A fundamental principle of American government is to not trust public officials. But modern Americans, primed by television pablum and ignorant of their history, have a tendency to trust people in office simply because they appear to share a common faith, say the right things or come from a certain region of the country. But lest we forget, power has a tendency to corrupt; absolute power corrupts absolutely.
Furthermore, the way this was handled proves that we cannot trust government officials. By sneaking this provision in as a rider to a larger bill, public debate and media attention were avoided. Had the provision been openly discussed and debated, there would have been opposition and outcry. And it most likely would have been soundly rejected. Instead, it was rushed through the Republican-controlled Congress prior to the elections and enacted into law.
The Founding Fathers would have literally been up in arms over Bush’s actions. They understood the dangers inherent in vesting power in a single person, which is exactly what this legislation purports to do. There’s no limit to what the president can now do: the "any condition" language opens the door for total power, a dictatorship. The people are left with no defense.
Furthermore, this legislation erases the balance between the state and federal government. The state governors understood this, and that’s why many vocally opposed the provisions. But it was to no avail.
Who’s to blame here? Congress has utterly failed to exercise its power to check the growing power of the Executive Branch. The media have also been woefully remiss. Although a handful of bloggers sounded the alarm, the major media outlets failed to report on it. If it weren’t for a recent editorial in the New York Times, most people would still be in the dark. What’s the point of a free press if you can’t rely on the media to report the news?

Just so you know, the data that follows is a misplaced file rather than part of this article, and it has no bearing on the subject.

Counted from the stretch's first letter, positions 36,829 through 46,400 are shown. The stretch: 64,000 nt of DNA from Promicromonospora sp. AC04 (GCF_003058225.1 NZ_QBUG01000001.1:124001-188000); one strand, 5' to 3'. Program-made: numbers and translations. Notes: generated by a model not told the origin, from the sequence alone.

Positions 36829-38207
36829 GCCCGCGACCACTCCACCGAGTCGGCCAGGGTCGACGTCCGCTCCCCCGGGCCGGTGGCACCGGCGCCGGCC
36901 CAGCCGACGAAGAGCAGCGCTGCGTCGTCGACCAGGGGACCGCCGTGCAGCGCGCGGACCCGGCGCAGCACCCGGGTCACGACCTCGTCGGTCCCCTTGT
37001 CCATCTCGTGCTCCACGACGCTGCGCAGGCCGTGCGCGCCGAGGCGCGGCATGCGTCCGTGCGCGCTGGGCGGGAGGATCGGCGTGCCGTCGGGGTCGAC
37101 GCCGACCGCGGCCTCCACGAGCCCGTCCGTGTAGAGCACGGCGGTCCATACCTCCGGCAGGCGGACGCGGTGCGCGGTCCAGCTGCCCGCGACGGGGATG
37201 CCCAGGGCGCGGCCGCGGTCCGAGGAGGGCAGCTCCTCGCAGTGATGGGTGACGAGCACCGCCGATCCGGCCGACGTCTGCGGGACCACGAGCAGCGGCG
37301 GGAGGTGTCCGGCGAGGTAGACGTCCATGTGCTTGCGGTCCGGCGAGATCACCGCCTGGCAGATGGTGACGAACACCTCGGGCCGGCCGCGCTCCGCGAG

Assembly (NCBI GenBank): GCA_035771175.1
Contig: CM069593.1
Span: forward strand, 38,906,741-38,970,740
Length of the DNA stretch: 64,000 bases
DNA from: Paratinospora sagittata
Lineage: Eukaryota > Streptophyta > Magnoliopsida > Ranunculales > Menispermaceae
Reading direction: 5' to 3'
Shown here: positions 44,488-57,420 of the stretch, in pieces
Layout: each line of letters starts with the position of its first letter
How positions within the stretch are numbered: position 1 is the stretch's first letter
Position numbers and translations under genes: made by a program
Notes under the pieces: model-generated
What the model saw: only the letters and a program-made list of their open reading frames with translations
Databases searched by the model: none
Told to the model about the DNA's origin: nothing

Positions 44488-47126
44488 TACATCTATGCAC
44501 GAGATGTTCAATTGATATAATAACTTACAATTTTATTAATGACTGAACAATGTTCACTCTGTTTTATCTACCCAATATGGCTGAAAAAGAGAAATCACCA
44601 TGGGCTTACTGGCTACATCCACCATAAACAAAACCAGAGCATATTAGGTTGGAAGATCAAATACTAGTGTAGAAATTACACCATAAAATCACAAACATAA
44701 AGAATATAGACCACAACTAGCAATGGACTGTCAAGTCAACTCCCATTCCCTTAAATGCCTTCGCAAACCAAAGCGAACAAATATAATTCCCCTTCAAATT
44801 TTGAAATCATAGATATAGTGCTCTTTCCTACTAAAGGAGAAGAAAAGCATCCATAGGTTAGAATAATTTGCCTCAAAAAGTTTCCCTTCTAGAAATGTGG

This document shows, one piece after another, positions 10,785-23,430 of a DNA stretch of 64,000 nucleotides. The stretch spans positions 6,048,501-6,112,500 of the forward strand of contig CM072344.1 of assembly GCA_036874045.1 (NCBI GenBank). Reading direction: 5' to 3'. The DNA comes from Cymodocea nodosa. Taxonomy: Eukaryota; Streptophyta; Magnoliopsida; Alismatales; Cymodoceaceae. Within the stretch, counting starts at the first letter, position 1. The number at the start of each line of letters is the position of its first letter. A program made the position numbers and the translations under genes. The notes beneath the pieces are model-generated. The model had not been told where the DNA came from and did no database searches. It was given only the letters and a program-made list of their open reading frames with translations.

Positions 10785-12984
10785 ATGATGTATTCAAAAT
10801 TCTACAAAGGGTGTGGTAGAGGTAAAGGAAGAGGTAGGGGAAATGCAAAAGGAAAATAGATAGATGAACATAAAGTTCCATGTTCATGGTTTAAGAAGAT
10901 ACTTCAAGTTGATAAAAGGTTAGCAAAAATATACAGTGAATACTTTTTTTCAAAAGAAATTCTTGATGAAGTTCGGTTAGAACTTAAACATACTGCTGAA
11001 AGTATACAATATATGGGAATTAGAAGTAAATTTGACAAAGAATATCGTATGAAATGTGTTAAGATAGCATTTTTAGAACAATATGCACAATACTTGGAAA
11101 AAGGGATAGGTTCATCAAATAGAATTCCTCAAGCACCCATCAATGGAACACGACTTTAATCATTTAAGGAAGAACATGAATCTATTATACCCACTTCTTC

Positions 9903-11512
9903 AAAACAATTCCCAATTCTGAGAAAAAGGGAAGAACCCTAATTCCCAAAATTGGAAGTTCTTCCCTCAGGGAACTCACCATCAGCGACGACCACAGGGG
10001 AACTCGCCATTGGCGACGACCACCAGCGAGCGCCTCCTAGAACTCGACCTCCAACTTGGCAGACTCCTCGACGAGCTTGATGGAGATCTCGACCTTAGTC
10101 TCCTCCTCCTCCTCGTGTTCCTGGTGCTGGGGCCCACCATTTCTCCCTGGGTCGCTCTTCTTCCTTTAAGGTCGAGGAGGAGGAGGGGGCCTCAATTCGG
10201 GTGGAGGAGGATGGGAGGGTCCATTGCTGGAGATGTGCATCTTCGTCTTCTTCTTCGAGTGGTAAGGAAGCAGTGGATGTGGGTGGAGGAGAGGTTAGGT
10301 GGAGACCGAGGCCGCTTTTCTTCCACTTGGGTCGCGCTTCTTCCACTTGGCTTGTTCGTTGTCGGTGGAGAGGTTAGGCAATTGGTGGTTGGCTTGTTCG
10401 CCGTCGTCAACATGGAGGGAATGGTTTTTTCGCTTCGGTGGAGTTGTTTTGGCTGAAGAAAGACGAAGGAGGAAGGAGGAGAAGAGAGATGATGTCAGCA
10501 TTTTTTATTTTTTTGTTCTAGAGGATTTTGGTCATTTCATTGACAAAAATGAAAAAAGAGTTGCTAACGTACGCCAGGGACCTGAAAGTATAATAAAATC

However, the larger blame rests with the Bush Administration, whose actions over the past six years suggest that the American people are the enemy. Think about some of the changes that have already moved us closer to a police state: the invasive USA Patriot Act; the increased domestic surveillance of citizens’ emails and telephone calls; attempts to deny habeas corpus to prisoners; a national ID card; and now this alarming new law. In addition to opening the doors to a military state, the law also facilitates militarized police round-ups and detaining of protesters in detention camps that are already being built on American soil by the Halliburton corporation. Americans are incredibly naïve if they believe those camps being built are just for illegal aliens.
A pattern is emerging, predicated on one horrific incident in 2001. The current administration is laying the groundwork for a military state, and this is our final wake-up call.
John W. Whitehead ist founder and president of the Rutherford Institute.